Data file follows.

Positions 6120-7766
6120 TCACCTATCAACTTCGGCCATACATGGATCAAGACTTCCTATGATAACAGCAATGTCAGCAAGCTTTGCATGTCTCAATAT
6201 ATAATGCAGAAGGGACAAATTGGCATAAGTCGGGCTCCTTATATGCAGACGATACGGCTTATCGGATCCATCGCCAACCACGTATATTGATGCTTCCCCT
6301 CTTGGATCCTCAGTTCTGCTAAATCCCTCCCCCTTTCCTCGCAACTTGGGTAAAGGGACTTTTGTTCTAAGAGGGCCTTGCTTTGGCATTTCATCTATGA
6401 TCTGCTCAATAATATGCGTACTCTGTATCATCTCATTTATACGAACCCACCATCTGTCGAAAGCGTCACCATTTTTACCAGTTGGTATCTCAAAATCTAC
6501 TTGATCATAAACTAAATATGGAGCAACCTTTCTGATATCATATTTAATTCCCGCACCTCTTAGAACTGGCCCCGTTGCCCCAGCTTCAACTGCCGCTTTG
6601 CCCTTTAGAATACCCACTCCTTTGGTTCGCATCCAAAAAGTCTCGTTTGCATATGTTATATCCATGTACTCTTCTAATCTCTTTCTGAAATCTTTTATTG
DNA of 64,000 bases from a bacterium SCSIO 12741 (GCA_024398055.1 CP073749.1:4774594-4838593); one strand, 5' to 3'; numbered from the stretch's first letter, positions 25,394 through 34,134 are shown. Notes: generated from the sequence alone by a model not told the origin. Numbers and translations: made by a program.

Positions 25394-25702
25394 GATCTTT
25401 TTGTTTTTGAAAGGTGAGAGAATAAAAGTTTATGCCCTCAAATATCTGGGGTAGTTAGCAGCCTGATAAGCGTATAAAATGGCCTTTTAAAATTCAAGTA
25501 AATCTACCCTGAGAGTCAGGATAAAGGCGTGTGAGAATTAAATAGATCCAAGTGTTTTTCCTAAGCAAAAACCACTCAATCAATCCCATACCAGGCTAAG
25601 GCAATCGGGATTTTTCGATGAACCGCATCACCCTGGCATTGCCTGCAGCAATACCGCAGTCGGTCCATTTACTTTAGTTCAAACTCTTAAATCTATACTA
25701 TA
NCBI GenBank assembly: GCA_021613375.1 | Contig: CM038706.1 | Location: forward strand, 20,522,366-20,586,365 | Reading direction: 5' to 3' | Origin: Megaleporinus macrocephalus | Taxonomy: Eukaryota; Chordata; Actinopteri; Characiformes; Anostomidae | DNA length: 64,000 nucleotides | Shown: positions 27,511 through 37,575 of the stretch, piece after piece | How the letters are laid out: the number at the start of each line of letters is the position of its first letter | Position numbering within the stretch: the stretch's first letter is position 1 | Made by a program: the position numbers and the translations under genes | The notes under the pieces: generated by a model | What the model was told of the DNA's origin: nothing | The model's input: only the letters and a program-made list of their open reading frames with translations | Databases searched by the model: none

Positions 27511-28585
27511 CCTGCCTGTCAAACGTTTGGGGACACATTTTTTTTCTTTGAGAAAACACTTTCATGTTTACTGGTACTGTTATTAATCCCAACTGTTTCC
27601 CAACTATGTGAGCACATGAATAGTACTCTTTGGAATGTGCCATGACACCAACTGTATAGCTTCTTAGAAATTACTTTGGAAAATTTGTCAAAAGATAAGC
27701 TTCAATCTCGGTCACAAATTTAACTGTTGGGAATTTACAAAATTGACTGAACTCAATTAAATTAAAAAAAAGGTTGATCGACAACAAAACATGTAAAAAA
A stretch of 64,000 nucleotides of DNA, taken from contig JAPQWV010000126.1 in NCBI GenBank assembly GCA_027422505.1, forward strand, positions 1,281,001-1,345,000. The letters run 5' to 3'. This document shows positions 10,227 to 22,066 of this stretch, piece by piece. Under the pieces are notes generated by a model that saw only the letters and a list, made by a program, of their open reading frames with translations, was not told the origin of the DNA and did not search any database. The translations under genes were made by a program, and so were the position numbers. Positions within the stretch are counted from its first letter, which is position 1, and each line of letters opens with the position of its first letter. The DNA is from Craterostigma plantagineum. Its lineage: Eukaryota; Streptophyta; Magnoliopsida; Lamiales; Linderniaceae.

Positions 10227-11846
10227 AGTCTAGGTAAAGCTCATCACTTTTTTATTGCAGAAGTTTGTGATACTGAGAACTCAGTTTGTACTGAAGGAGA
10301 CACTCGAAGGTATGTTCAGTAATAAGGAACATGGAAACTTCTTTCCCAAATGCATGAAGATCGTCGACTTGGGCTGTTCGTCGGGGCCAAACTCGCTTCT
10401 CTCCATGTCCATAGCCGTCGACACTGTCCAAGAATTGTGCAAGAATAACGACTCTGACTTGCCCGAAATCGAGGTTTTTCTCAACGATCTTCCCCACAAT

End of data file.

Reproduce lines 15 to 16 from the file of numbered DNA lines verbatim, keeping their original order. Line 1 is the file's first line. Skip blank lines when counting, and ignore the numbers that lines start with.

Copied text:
NCBI GenBank assembly: GCA_021613375.1 | Contig: CM038706.1 | Location: forward strand, 20,522,366-20,586,365 | Reading direction: 5' to 3' | Origin: Megaleporinus macrocephalus | Taxonomy: Eukaryota; Chordata; Actinopteri; Characiformes; Anostomidae | DNA length: 64,000 nucleotides | Shown: positions 27,511 through 37,575 of the stretch, piece after piece | How the letters are laid out: the number at the start of each line of letters is the position of its first letter | Position numbering within the stretch: the stretch's first letter is position 1 | Made by a program: the position numbers and the translations under genes | The notes under the pieces: generated by a model | What the model was told of the DNA's origin: nothing | The model's input: only the letters and a program-made list of their open reading frames with translations | Databases searched by the model: none

Positions 27511-28585